But but think about it. Just which are we using a relational database or a plumber database? And and what is the benefit and the the drawback of those? So I think there's so There's so much more than just we use machine learning.

I I remember seeing a, I don't remember who it was, some company, they had an ML button in their UI in their in their menu. You know what I mean? It was a screenshot I saw. I think it was on LinkedIn or maybe a YouTube video.

And I just remember thinking, I paused it and I'm looking at it, and I'm like, What what does that do?

So I click that button, the machine learning, but really? Like that makes no sense. To me, it's an underpinning function that produces a result. And it's like, alright, you got an alert that there's this problem, or you get this, message from the system, if you're using some of sort of chat ops maybe, and it says, hey, you have this, increasing cost in your AWS egress over here, and we believe that the likely cause is because you shifted from data center a to this data center B on this part of the world.

That that's like insight derived from data. To me, that that's machine learning happening. It's not a button that I press. You know what I mean?


And and and I I think it, you know, I think I think it it starts there.

Those those those are where a lot of problems can be solved, and that's where a lot of problems should be solved.

You know, there's there's definitely been talk around the industry exactly like you said, that, you know, let's let's get to a point where we can have a a single application do this root cause analysis for us, or we we can have this central dashboard that'll show us absolutely everything we need to know, and we just click buttons to solve it.

And I think where that's always fallen short is being able to tie the people together who who know how to make those elements correlate with the people that know how to build the system and build the algorithms and then build the ML system to put together, and I think that's where as an industry, we've we've struggled for quite a while.

But it's it's also massively complex. You you take one one given instance, say, like, of an an interface flapping, for an example, knowing, you know, that that an interface is actually flapping between two nodes? Is it an s f s s a is it an optics issue? You know, is is the CPU on the router overloaded?

Is the cable bad? What what is it? And just a simple thing like that to actually break down and have a system be able to correlate and figure that out. That that gets complex.

And that's one of the simpler issues.


And so putting all that together, it it becomes a massive ordeal. And where you can take something like ML, or even deep learning, models is is be able to pump that data into it, and and let the model actually recognize with with normal traffic flow coming in and out at constant times where it's seeing issues and where things crop up.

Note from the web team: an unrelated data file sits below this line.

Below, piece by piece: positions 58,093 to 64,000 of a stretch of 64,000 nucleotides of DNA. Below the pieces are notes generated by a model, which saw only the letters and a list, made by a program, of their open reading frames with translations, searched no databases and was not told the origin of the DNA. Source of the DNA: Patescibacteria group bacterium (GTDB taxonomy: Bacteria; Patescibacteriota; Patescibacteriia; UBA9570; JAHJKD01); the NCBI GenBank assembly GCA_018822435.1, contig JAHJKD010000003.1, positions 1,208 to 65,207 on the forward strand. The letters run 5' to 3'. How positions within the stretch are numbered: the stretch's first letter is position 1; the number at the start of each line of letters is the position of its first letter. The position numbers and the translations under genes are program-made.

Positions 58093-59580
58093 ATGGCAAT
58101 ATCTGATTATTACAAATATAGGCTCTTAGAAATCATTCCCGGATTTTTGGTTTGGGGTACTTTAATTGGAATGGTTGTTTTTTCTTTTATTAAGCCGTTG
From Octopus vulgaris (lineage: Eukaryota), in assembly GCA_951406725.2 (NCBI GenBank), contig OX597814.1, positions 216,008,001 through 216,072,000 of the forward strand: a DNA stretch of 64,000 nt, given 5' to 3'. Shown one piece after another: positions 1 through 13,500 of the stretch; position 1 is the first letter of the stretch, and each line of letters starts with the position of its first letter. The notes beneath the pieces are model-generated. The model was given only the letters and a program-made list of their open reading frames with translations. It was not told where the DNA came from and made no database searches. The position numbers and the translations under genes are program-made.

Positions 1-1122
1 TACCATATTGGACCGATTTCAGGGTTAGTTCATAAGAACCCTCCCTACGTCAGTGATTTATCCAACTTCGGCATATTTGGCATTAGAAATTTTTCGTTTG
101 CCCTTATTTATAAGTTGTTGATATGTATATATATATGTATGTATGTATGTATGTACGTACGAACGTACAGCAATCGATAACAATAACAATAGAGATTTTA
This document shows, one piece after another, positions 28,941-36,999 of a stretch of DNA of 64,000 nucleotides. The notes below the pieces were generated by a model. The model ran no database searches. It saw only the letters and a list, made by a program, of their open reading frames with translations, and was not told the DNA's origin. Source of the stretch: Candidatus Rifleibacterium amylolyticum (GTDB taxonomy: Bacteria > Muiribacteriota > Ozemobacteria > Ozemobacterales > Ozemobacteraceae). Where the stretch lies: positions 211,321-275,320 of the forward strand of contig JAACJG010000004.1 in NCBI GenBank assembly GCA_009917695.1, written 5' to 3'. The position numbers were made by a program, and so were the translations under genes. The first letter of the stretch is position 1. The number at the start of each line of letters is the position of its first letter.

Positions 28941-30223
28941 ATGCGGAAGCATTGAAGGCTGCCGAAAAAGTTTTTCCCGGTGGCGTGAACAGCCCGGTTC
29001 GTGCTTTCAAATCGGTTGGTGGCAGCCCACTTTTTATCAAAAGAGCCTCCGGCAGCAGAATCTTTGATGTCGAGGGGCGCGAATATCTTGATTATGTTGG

I think where that gets complicated, I I obviously have not, you know, worked on this hands on directly, so I'm just kinda going from a theoretical standpoint.


But where that gets complicated is you have to be able to identify your various channels and identify the data that actually matters and at the various layers of the model or or what gets inputted in into the beginning stages of the model and and where where it learns from there. And then it's a matter of training and retraining to go through it. That's where it could really help out because we don't have to manually correlate all this stuff together for every single possible issue that could be out there. Let let the models do their job and find stuff for us.

Yeah. Yeah. And and I I have actually in talking to some data scientists. Both it can take in other places.

That's that's actually easier said than the or rather easier. Yeah. Easier said than done. That's the phrase because it's actually easy to find correlation.

It's not hard. And, the the the difficulty comes in when you find things that are correlated, but who cares? It's how do you add the subjective component, the the the human part of engineering?

The idea is, okay, these things are related, but that doesn't affect end user experience in my New York office. It's like, okay? Well, then do I care? And if they are correlated, are they correlated as a spurious correlation, or is it a causal relationship? Is a third variable not at play or at play here that we're not identifying?

So I've seen that, I've seen that correlation is not difficult to identify.

You know, it's just assigning a correlation coefficient based in math. It's not hard.

But having meaningful correlation or finding meaningful correlation, it's it's different. It's different. Right. Because again, it's it's the idea of we have very dynamic, not static networks.